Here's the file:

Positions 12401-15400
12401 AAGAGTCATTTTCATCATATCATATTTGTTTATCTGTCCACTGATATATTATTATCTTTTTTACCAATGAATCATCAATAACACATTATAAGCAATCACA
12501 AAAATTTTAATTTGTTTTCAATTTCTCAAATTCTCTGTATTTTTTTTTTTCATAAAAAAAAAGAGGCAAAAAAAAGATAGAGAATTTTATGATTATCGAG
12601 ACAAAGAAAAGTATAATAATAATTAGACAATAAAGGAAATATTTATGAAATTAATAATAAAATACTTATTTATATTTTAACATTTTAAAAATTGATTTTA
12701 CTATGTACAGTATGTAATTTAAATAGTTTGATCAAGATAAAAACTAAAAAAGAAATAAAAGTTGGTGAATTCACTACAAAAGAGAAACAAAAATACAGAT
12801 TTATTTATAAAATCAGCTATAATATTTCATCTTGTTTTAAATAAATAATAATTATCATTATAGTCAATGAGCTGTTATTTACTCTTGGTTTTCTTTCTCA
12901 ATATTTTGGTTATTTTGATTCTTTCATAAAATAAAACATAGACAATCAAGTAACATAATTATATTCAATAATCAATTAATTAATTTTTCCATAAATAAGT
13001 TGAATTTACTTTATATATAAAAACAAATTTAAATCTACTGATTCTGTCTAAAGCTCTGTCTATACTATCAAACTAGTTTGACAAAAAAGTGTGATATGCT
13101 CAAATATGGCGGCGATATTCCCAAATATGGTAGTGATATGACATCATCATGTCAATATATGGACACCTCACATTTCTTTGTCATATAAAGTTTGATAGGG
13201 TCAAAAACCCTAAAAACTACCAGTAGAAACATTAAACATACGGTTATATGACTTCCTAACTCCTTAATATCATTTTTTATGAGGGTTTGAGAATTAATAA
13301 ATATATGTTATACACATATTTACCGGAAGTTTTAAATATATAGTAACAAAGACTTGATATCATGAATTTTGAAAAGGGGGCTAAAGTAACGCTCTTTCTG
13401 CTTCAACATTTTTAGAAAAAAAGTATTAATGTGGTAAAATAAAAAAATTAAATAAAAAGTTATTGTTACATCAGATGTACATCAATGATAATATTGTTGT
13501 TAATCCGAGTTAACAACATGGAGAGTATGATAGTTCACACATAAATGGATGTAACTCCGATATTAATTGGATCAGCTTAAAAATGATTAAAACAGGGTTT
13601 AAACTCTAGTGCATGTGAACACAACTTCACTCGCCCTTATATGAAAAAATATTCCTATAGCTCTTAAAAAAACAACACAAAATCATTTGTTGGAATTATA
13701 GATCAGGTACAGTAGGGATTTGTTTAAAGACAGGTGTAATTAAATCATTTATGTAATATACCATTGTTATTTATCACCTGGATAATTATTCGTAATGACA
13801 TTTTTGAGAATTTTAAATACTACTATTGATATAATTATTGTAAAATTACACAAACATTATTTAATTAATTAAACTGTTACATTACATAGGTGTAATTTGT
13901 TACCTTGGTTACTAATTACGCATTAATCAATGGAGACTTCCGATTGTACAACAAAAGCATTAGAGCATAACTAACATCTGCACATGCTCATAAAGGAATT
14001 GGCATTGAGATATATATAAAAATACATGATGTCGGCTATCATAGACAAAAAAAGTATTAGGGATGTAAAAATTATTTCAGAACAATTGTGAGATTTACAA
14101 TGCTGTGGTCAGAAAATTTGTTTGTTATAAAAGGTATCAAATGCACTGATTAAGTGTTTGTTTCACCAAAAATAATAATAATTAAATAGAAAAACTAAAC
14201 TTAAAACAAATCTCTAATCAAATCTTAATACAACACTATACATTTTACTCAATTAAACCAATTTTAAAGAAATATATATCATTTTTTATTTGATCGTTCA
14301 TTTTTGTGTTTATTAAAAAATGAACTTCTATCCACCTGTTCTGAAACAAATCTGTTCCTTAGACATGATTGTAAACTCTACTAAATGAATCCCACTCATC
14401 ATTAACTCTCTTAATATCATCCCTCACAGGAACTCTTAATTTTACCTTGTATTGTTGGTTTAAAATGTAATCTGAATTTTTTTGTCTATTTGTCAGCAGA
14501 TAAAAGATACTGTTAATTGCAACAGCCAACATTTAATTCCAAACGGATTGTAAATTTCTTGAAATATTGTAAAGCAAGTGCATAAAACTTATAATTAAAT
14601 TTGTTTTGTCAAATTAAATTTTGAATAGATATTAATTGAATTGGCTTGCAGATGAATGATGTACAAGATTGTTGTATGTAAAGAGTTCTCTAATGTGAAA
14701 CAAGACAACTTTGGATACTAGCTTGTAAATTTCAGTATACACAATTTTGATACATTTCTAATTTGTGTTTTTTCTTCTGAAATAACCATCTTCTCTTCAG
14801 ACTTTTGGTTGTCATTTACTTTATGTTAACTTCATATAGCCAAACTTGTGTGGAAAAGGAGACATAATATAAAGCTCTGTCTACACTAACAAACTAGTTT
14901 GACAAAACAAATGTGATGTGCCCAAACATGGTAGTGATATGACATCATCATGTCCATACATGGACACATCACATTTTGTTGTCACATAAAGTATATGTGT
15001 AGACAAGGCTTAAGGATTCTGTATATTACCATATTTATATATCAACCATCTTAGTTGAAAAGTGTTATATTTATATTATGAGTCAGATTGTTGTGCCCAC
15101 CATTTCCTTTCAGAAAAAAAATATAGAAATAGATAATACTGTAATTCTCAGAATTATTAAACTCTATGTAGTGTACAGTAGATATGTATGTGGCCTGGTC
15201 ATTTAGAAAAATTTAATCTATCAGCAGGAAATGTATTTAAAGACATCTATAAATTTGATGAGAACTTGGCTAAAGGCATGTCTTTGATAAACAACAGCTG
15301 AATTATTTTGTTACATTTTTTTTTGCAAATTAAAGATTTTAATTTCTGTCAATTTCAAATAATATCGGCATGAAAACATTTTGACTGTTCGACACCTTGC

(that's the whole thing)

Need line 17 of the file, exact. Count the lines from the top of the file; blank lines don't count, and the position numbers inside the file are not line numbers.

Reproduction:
13901 TACCTTGGTTACTAATTACGCATTAATCAATGGAGACTTCCGATTGTACAACAAAAGCATTAGAGCATAACTAACATCTGCACATGCTCATAAAGGAATT